- JJ Lu, et al: Report of dramatic QTC narrowing after ILE administration to a patient with cardiotoxicity from a quetiapine (Seroquel) overdose.
- JA Oakes, et al: Report of a successful use of ILE in a patient ingesting diltiazem, who was unresponsive to standard therapies, including insulin/glucose and intraaortic balloon pump.
- PL West, et al: A report of a benign massive ILE overdose (3265 mL) only resulting in extreme lipemic serum and interference of laboratory testing as a result of the antidote.
Source: Clin Toxicol 2009;47(7):701.
Composition of Intravenous Lipid Emulsion (ILE)
- Available as Intralipid 20% or Liposyn II 20%.
- Sterile, non-pyrogenic 20% fat emulsion.
- Intravenous administration as source of calories and essential fatty acids.
- Composition: 20% soybean oil (Intralipid only), 10% safflower oil and 10% soybean oil (Liposyn only), 1.2% egg yolk phospholipids, 2.25%-2.5% glycerin, and water for injection.
- Sodium hydroxide added to adjust ph to 8 (Intralipid range: 6–8.9) or to 8.3 (Liposyn range: 6–9).
- Osmolality of approximately 350 mosmol/kg water (258–260 mosmol/liter of emulsion).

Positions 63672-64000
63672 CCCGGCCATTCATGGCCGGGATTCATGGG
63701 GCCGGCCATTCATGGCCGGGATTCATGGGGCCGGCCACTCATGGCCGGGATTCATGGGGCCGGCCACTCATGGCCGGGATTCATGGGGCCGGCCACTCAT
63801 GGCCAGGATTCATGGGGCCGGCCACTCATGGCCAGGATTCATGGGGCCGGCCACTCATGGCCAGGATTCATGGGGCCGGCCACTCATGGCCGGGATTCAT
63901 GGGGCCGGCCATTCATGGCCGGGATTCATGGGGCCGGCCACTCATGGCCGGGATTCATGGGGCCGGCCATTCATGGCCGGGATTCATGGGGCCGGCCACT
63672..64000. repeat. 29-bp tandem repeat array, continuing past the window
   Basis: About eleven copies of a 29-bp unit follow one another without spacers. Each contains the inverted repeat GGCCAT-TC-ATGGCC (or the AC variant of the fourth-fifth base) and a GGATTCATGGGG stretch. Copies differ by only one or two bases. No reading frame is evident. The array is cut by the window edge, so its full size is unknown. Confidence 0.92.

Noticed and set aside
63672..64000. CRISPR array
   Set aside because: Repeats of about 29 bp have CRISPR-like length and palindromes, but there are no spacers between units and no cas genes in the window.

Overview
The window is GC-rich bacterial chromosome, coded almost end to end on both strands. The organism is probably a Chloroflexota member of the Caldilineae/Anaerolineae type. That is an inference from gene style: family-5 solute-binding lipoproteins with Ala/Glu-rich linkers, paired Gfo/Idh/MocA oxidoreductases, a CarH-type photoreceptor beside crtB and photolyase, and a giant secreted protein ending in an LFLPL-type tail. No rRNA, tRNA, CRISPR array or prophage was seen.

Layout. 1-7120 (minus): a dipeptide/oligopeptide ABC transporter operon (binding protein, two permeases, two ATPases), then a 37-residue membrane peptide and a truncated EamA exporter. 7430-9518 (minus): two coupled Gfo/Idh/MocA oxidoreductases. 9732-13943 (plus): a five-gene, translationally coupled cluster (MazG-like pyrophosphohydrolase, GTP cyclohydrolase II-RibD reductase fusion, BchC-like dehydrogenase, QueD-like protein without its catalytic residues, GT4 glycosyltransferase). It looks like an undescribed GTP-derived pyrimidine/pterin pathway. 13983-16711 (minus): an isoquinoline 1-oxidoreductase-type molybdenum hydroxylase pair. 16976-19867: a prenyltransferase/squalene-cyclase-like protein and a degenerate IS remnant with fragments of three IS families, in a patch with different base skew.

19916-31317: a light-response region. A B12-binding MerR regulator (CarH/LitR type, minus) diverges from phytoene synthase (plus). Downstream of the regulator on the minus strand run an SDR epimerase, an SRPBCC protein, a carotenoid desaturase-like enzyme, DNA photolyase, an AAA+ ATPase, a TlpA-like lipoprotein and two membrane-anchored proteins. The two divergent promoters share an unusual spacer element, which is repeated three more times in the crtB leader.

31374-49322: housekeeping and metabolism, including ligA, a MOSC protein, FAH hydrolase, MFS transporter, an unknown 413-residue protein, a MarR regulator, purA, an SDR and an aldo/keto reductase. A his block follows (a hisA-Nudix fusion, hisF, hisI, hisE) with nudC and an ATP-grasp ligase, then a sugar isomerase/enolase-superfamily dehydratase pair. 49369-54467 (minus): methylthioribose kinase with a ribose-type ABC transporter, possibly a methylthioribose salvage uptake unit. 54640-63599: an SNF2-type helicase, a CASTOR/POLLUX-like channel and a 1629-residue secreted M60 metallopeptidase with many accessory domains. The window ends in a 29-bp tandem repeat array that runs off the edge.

- Contains emulsified fat particles approximately 0.4–0.5 micron in size.
- Administer via peripheral vein or by central venous infusion.
- Supplied as sterile emulsion in varying fill sizes. Both: 250 mL and 500 mL. Intralipid also in 100 mL and 1000 mL; Liposyn also in 200 mL.
- Some preparations of propofol and etomidate use Intralipid as a vehicle.
- Adverse reactions reported during or after infusion: fever, chills, nausea, vomiting, headache, and back or chest pain with dyspnea and cyanosis.
- Not FDA approved as an antidote for drug overdose.
Sources: RxList: The Internet Drug Index and RxMed.
Preliminary Strategies for Lipid Rescue in Severe Local Anesthetic Toxicity*
- Infuse 20% ILE intravenous as:
- Bolus injection 1.5 mL/kg**
- Follow with continuous infusion 0.25 mL/kg/min for 30 min.
- Repeat bolus one to three times every three to five minutes if no improvement.
- Increase rate of infusion to 0.5 mL/kg/min for declining blood pressure.
- * Can be extrapolated to other toxins. Continue other resuscitative efforts, including CPR.